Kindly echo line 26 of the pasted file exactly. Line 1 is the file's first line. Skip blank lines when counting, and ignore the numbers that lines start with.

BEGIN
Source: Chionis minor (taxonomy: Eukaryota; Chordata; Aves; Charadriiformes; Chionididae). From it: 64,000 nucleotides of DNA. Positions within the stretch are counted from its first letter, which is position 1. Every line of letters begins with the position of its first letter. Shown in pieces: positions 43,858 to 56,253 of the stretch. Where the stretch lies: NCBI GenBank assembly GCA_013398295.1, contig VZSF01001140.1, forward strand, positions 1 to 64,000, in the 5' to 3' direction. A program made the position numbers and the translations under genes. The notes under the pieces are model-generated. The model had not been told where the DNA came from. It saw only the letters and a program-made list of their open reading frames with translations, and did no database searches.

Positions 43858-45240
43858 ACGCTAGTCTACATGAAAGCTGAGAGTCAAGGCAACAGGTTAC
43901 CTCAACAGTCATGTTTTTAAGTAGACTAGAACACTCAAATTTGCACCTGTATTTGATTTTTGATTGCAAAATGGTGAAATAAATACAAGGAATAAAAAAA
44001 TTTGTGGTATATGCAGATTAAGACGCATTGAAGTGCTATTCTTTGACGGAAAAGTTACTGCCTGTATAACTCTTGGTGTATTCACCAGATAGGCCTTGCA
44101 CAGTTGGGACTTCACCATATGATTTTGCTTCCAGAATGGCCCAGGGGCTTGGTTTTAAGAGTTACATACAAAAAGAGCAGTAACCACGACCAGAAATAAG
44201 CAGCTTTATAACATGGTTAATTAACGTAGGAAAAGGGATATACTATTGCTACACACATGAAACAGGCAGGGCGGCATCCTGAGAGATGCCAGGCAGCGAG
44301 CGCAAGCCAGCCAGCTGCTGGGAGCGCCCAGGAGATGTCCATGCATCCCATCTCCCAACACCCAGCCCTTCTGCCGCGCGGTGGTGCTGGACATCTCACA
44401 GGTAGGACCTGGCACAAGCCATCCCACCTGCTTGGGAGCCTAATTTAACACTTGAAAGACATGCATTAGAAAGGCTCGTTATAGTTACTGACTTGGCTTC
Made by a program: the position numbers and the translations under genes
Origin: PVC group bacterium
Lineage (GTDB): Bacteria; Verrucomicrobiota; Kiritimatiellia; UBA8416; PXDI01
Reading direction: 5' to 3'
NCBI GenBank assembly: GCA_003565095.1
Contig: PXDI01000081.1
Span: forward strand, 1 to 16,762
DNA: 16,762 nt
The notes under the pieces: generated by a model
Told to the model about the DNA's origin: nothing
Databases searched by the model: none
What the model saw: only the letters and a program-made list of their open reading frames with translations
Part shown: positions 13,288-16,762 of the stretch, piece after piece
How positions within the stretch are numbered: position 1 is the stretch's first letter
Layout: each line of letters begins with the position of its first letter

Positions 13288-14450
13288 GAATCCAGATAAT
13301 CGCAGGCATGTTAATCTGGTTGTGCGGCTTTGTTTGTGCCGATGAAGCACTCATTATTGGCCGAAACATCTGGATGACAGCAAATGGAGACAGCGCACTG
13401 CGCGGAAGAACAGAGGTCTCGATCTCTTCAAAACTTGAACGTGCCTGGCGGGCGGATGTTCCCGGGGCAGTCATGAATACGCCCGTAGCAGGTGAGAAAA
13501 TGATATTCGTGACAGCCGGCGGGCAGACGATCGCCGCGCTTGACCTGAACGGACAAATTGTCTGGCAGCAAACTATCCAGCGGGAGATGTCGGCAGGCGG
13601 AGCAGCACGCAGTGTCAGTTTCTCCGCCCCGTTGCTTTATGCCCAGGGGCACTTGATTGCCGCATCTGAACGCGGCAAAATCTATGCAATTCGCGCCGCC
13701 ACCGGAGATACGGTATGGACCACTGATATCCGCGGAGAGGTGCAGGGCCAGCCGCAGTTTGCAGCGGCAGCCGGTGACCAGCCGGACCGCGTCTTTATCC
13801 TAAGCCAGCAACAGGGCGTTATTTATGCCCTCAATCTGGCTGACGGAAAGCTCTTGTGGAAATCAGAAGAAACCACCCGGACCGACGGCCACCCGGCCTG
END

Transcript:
13288 GAATCCAGATAAT